One step away from glory last summer, Arsenal mean business now. They are close to sealing a deal for Kai Havertz of Chelsea, remain the frontrunners for Declan Rice, and are in a prime position to land Jurrien Timber now.
Timber is not a new name in footballing circles. Ever since he broke through at Ajax, his name has been at the top whenever wunderkind are mentioned, and rightly so.
He is an archetypal modern defender. If a progressive manager of a possession-oriented team had to create their perfect defender in a laboratory, the result would be close to what Jurrien Timber is.
Therefore, it is no surprise to see that Mikel Arteta, a protege of Pep Guardiola, has plumped for this signing.
So, what does Jurrien Timber bring to Arsenal, and how does he fit into a team that was so close to winning it all last year? We attempt to answer –
Jurrien Timber at Arsenal:
A reluctant right-back
Firstly, to see the change Timber would bring, it is worth looking at how Arsenal lined up before him. Timber prefers playing as a CB but is also comfortable as an RB.
Ben White was Mikel Arteta’s first-choice RB throughout the campaign. White is a converted RB, having made his breakthrough as a CB, and then playing as a defensive midfielder for some time.
Therefore, he provided Arsenal with solidity down their right while being a capable passer of the ball. He was in the 97th percentile of all players in Europe’s top five leagues in terms of progressive passes/90, playing 7.17/game.
Timber is as elite as White with the ball but is less defensively secure than him, particularly in terms of engaging the defender higher up the pitch and blocking the ball.
White’s position, therefore, should be secure even with Timber’s arrival. There are no alarm bells here, since Timber, in an ideal scenario, shouldn’t be playing as a RB anyways. This takes us to the CB conundrum.
A star centre-back
At his best, Timber is an elite ball-playing centre-back who can bypass the opposition press with a raking pass, while having the ability to beat the press by dribbling out of a tough situation.
His schooling in the “Cruyff Way” of Total Football is clear to see. So elite are his skills with the ball that he wouldn’t look out of place in midfield. However, playing as a CB opens up the pitch for him a lot more as the whole game happens in front of him.
Arsenal currently have four regular CBs on their payroll. Gabriel played the most minutes out of any outfielder for Arsenal in the Premier League last season so his place should be secure.
William Saliba was on his way to matching Gabriel’s record before an injury cut short his campaign. In Saliba and Gabriel, the Gunners have a duo that can go toe-to-toe with any defence in Europe. Problems arrive beyond them, and that is where Timber comes in.
Jakub Kiwior shows promise but he is still raw, and Rob Holding is a dependable utility player. Arsenal’s title challenge collapsed last year after Saliba’s injury and that is precisely the kind of scenario they want to avoid now by signing Timber.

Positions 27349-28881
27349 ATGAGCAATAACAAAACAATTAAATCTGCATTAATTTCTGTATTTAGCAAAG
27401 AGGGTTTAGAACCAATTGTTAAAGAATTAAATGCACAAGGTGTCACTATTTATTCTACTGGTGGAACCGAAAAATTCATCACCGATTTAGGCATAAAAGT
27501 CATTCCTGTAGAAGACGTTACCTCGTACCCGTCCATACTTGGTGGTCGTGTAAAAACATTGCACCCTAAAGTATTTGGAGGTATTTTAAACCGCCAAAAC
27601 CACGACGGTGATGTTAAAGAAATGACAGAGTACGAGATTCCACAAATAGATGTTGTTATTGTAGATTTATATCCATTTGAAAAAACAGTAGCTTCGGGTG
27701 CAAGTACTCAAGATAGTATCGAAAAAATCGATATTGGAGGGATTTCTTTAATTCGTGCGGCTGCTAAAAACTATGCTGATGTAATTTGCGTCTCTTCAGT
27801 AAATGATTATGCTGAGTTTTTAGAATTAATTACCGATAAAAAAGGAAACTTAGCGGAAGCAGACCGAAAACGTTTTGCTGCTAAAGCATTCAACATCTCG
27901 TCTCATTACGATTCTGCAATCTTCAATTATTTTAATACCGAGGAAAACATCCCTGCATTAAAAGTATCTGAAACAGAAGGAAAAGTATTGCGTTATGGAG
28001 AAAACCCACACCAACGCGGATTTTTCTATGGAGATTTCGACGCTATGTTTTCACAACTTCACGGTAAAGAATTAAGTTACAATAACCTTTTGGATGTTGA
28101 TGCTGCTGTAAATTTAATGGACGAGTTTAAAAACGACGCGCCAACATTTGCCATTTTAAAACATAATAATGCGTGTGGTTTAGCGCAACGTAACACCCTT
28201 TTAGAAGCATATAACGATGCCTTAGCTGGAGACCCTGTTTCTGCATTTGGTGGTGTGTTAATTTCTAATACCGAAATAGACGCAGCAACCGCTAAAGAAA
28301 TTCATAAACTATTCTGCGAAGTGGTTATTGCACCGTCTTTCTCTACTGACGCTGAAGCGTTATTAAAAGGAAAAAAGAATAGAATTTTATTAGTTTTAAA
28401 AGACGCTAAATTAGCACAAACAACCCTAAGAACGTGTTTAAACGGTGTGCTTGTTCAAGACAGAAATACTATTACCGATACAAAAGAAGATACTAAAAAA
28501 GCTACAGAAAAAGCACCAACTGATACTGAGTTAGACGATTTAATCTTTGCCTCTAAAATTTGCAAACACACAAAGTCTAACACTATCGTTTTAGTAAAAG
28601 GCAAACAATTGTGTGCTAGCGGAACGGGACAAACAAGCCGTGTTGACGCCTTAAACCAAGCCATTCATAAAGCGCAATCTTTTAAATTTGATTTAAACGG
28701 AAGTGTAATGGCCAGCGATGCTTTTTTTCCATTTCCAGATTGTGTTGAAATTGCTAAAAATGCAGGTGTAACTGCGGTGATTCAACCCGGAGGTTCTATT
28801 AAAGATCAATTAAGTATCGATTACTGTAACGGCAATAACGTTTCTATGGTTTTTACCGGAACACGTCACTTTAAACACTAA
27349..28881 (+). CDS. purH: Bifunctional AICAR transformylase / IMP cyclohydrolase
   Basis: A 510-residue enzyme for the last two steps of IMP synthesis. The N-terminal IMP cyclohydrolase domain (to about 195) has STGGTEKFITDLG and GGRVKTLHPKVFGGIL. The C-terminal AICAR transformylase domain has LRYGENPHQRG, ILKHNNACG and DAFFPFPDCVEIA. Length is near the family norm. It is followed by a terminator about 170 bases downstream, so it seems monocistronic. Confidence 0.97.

Timber adds an interesting quirk to the lineup. His right-footedness separates him from Gabriel and Kiwior.
In a possession-oriented system, it is important for the defenders to play on their “strong” side, i.e., a right-footed defender plays on the right and vice versa. This allows them to open their body and access the wide areas of the pitch without feeling the need to shuffle or turn.
A partnership with Timber as the RCB (right-sided centre-back) and Gabriel as the LCB would be a manager’s dream. They complement each other’s skills perfectly.
Gabriel’s aerial dominance covers for Timber’s weakness in aerial duels, while the latter can carry the burden for playmaking, although Gabriel is no slouch in that regard either.
When Saliba returns, Arteta will have three world-class options for the two CB positions. It is a page right out of Pep Guardiola’s Manchester City team. A player like Laporte, who would start for every team in the league, was a backup last season.
That is how championship teams are built, and Mikel Arteta seems determined to build one at Emirates.
Inverted full-back wild card
A defensive player, who is capable with the ball at his feet, playing under a Pep Guardiola protege. Would it really be the whole picture if “Timber in midfield” wasn’t suggested?
Oleksandr Zinchenko showed last season with his mastery of the inverted full-back role how positions in the modern game don’t matter anymore. He would regularly come into the midfield when Arsenal were in possession to gain numerical superiority and sniff out counter-attacks.
One would presume Jurrien Timber, even if he started at RB, would be an even better player in that role than Zinchenko. It would use his best abilities- anticipation, passing, technique, and dribbling to their maximum potential.
Pep Guardiola once said he would play 11 midfielders if possible. With Timber at RB and two inverted full-backs, Arteta might realise that dream sooner than Pep.
Jurriën Timber carried the ball 5,038m upfield in 2022-23; more than any other Eredivisie player.
Across the top 5 Euro leagues, only Pau Torres, Facundo Medina, Arthur Theate, Kevin Danso & Axel Disasi covered more distance with progressive ball carries from central defence. pic.twitter.com/YHL6RqCxwj
— Opta Analyst (@OptaAnalyst) June 26, 2023
In conclusion, Timber fits right in with the “New Arsenal” under Mikel Arteta. A youngster, with leadership skills, who can play multiple positions, and is elite with the ball, he should have no problems fitting in with the rest of the squad.
With the age profile of this Arsenal squad, it won’t be a surprise if last season was just an appetiser for future success, not a flash in the pan. This team will grow together, and last year’s experience has made them stronger.
Jurrien Timber is joining a special team at a special time. He is a special player too.